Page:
It is, and I think always has been, valid code and your review comment is wrong.
In my view the review comment is bad because the reviewer is misleading you into bad habits - we use memcpy when we want to copy arbitrary bits of memory - and by definition a struct is well defined and it's cleaner, easier to read, and simply your way is right.
If you pass a struct by value to a function, e.g.
struct a some_function(struct a)
a.width = 99;
The value passed in is a copy, and the return value is also a copy, the only danger here is when the struct is big and results in an overhead for each call.
If this didn't work then most of the C world would fall apart...
To take onboard the reviewers comments, in my opinion they are digging themselves deeper into a whole and should just admit being wrong.
There is no difference between the two statements
memcpy(&b, &a, sizeof(b));
b = a;
If a compiler is optimising then it shouldn't break the original code; otherwise that's a fault in the compiler - it's hokum mentioning the original C standard (i.e. C89) as I doubt very much that the standard permits faulty optimisation.
For interest, rather than proof of anything I just tried this on a pre-ansi compiler (from 1986) in a standard unix environment.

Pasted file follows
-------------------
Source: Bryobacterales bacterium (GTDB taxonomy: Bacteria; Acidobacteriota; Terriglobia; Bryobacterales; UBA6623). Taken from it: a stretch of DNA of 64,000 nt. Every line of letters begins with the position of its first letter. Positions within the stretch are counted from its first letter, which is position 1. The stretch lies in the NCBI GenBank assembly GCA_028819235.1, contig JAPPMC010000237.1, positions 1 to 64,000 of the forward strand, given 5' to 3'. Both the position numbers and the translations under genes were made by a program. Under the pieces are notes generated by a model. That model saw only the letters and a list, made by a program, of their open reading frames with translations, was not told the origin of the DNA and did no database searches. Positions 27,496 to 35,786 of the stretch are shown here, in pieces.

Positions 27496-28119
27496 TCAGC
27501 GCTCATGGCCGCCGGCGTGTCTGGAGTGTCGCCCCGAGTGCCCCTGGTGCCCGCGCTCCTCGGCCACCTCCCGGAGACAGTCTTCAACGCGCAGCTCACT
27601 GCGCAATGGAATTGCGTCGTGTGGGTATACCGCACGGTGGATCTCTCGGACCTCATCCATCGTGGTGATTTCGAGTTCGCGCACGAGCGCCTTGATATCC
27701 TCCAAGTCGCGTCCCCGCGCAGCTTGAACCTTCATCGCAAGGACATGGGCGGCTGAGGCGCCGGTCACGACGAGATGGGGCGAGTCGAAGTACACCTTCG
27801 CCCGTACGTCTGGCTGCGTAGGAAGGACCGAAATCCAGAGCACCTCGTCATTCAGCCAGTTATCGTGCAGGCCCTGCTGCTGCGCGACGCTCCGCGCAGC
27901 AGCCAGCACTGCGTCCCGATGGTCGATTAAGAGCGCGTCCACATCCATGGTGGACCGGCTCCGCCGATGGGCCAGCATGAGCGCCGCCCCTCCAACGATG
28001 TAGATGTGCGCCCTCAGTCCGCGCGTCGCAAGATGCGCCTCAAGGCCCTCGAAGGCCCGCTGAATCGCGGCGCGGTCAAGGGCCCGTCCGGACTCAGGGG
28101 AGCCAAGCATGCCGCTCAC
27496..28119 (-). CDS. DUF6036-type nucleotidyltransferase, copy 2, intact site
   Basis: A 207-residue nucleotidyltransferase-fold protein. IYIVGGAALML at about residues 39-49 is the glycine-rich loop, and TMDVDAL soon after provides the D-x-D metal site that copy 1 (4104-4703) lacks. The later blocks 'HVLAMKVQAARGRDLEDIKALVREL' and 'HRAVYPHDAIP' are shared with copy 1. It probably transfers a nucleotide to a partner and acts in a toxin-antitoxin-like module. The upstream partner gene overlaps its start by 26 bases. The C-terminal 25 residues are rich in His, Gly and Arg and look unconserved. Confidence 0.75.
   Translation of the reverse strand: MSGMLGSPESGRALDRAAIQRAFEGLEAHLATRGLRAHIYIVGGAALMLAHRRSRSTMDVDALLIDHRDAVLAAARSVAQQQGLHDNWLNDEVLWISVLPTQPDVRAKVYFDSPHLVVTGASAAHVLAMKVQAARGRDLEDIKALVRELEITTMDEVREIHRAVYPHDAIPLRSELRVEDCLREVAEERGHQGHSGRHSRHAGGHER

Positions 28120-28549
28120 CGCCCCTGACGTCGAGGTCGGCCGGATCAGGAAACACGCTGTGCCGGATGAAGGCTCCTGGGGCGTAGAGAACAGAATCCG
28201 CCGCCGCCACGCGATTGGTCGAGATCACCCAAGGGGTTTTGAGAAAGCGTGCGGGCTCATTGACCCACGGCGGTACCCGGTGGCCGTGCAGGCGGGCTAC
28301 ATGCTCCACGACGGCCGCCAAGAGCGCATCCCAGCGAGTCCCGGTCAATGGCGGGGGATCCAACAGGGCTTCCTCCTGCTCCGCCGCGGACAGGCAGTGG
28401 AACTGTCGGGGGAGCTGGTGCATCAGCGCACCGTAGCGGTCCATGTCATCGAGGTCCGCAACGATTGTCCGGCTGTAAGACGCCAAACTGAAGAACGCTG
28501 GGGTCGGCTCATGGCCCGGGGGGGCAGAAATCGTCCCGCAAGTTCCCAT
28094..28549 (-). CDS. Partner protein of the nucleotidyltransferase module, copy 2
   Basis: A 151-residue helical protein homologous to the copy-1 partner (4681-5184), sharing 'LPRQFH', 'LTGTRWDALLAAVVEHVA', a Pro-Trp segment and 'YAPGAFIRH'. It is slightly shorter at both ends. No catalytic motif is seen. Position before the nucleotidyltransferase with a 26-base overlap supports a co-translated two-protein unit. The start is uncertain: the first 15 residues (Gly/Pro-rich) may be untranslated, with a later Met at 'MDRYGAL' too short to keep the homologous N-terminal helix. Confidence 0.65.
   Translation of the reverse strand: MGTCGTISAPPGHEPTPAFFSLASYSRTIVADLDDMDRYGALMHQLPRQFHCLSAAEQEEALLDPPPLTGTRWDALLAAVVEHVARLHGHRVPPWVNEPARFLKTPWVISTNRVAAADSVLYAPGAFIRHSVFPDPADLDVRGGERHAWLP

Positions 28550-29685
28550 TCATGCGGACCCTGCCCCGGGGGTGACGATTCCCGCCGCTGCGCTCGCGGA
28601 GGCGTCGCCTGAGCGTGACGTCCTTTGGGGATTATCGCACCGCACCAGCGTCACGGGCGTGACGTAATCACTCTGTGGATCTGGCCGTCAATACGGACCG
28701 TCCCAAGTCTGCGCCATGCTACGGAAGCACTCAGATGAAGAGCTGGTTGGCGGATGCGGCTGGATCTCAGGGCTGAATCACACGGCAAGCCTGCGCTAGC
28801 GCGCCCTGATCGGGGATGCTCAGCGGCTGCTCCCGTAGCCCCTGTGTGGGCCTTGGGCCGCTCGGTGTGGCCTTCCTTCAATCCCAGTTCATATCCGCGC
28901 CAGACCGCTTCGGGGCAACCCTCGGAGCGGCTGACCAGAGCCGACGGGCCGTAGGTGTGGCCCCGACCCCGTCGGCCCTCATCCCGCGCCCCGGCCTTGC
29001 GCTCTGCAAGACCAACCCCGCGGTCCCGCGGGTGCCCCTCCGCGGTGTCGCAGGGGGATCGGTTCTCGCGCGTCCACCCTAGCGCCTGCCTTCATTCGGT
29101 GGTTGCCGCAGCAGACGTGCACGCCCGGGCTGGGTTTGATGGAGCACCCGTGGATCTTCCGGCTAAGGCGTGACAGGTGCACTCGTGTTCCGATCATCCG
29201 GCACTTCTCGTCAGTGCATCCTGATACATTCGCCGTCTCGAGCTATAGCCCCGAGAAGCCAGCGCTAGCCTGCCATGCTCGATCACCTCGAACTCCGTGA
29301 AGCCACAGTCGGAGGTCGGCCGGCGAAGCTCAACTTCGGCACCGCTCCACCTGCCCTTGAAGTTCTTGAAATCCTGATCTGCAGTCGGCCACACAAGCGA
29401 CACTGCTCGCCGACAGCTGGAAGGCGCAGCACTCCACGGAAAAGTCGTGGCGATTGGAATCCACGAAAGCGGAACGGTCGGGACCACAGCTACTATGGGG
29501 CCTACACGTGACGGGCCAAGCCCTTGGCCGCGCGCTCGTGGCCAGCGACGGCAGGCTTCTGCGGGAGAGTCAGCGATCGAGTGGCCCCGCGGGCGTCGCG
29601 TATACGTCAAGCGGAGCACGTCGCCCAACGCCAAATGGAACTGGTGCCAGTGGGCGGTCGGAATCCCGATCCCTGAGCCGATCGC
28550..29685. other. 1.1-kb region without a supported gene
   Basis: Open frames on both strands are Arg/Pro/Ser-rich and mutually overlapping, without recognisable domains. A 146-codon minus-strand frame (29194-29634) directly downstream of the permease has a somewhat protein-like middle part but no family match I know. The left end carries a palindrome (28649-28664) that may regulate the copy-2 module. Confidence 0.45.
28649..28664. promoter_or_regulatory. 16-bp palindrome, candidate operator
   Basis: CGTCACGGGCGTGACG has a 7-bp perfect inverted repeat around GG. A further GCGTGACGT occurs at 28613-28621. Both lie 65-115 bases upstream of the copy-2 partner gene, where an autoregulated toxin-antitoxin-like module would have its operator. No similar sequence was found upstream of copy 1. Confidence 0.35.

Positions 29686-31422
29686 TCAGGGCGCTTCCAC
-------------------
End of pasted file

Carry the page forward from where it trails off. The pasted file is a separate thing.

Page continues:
/tmp> gcc a.c
C-68000U 1.8.0 Copyright (c)1985,1986 Green Hills Software, Inc.
For further interest, maybe only mine! I've built with optimisation and looked at the generated code.
The results show that this ancient, pre standard compiler works as expected. The proof in 68k is below - I've added comments with // to explain what's happening.
As you can see, the only result of optimising is that the generated code is more efficient both in terms of space and also execution time - not that that matters much unless you're working in an embedded environment
; line #13 memcpy(&b, &a, sizeof(b));
140 PEA 0x8 // size
144 PEA (-8,FP) // &a
148 PEA (-16,FP) // &b
152 JSR memcpy // call memcpy
; line #14
170 LEA (-8,FP),A1 // &a
174 LEA (-16,FP),A0 // &b
178 MOVE.L (A1)+,(A0)+ // copy first element of struct
180 MOVE.L (A1)+,(A0)+ // copy second element
for a larger struct the code generated for
170 LEA (-112,FP),A1
174 LEA (-224,FP),A0
178 MOVEQ #27,D0
180 MOVE.L (A1)+,(A0)+
182 DBF D0,main+60
which is exactly the same size as the
memcpy version - but will execute faster.
So in summary the original reviewer was wrong and is still wrong and should admit their mistake - unless they are referring to a specific case that they can prove (which I doubt)